A former student of mine recently shared this video with me that raises questions about our current education system here in the US. The speaker argues that his generation “will not let exam results decide their fate.” I like it. Yet this claim and the reasoning presented in the video to support it come back to a central question about the education system in the US: What is the purpose of education?
The closest thing I’ve found is the mission statement on the Common Core State Standards Initiative website. According to the statement, the standards are “what students are expected to learn” and are “relevant to the real world, reflecting the knowledge and skills that our young people need for success in college and careers” so that “our communities will be best positioned to compete successfully in the global economy.”
This statement, along with the standards themselves, seem to advocate that the goal of education is simply skills-acquisition. Phrases like “success in college and careers” and “compete successfully in the global economy” only show one side of what education can do, and should be a product of a much more important goal. Sadly, though, we haven’t identified this important goal.
Because education is a product of society, the US education system is founded on meritocracy and the skills dictated by the business world. While we can find evidence in our history of education advancing religious and patriotic values, what seems to be driving policy in the 20th and 21st centuries is based on what Raymond Callahan coined the “cult of efficiency,” which demands the skills and goals of business procedures. This helps us justify why we label students with grades, and why learning has become a variable in a cost benefit analysis.
As a teacher, nothing bothers me more than to see a kid play the grade-game: Is this for a grade? Will this be on the test? It shows that I’ve failed in conveying the true meaning of my English class. If they walk away thinking they got nothing from reading Hemingway other than a grade, then somewhere along the way I didn’t make it clear to all my students the deeper understanding of the world around them that is offered in the Nick Adams stories. If I hold myself to this standard, why can’t America’s educational system?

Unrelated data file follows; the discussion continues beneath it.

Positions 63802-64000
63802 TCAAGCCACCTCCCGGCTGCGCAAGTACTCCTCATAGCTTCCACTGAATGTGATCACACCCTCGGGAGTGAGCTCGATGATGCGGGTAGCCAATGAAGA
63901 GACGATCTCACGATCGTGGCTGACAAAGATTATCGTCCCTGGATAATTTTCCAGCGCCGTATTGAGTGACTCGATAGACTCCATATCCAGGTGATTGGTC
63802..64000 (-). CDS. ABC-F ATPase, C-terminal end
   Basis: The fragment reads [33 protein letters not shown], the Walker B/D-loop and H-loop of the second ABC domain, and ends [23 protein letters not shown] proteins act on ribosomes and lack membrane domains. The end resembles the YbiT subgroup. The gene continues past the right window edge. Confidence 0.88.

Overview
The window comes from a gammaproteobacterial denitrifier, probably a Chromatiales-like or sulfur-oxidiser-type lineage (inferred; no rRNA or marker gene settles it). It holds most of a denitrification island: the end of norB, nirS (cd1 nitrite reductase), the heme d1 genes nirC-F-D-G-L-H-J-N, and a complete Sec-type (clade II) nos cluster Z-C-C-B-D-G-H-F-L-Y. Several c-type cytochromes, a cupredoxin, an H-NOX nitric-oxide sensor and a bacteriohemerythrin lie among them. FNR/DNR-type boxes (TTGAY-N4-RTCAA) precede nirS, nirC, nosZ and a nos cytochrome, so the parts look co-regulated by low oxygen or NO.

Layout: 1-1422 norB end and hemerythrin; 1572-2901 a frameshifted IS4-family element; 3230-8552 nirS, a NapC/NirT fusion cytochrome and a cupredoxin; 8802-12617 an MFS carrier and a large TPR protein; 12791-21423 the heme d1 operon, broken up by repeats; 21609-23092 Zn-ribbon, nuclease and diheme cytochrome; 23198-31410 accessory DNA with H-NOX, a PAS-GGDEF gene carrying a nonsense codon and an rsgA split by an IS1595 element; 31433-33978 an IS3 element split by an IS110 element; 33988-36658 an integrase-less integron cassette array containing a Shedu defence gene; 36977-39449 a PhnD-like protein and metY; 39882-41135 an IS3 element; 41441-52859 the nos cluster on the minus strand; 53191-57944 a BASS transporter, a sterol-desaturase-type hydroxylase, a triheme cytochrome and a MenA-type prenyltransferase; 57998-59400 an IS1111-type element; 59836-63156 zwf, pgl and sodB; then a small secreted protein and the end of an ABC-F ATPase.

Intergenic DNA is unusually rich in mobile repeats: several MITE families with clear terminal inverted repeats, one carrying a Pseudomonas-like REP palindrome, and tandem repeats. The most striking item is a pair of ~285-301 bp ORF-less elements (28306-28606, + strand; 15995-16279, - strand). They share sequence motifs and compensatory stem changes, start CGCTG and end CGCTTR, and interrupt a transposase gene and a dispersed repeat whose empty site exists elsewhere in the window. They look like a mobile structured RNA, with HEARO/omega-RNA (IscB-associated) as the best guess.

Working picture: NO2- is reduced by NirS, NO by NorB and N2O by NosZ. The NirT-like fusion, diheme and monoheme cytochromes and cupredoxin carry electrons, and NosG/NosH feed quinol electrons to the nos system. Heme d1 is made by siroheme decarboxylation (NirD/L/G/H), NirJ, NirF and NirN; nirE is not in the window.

Education makes you a better person, a better citizen. It allows you to empathize, to understand different perspectives without agreeing, and to have humility without shame. A good education requires you to question your world, your society, and to seek the truth even if it challenges what you’ve always believed or thought you knew. (And a life lived unchallenged isn’t worth living, in my opinion.) When you place these goals of education first, then the skills that the business world are touting will surely be acquired simply in an effort to achieve them.
If teaching has taught me anything, it’s that students love learning, but they hate school. They don’t see a need for it unless they see a direct correlation to their long term goals, whatever those might be. Students are not seeing education for what it really is, and that’s our fault for not identifying it. We always say to students, “You need an education because…” Instead, our society should simply argue, “You need an education.” Maybe if we conveyed goals that reflected the true intent of education, then students would love school as much as they love learning.
However, the message we send kids is that education is what you make on a test, and a passing grade will get you a good job. I’m glad to see kids are smart enough to know that a test doesn’t determine their fate. I’m glad to see our kids want more out of education than just grades. It would be nice if the policy wonks on Capitol Hill were on the same page.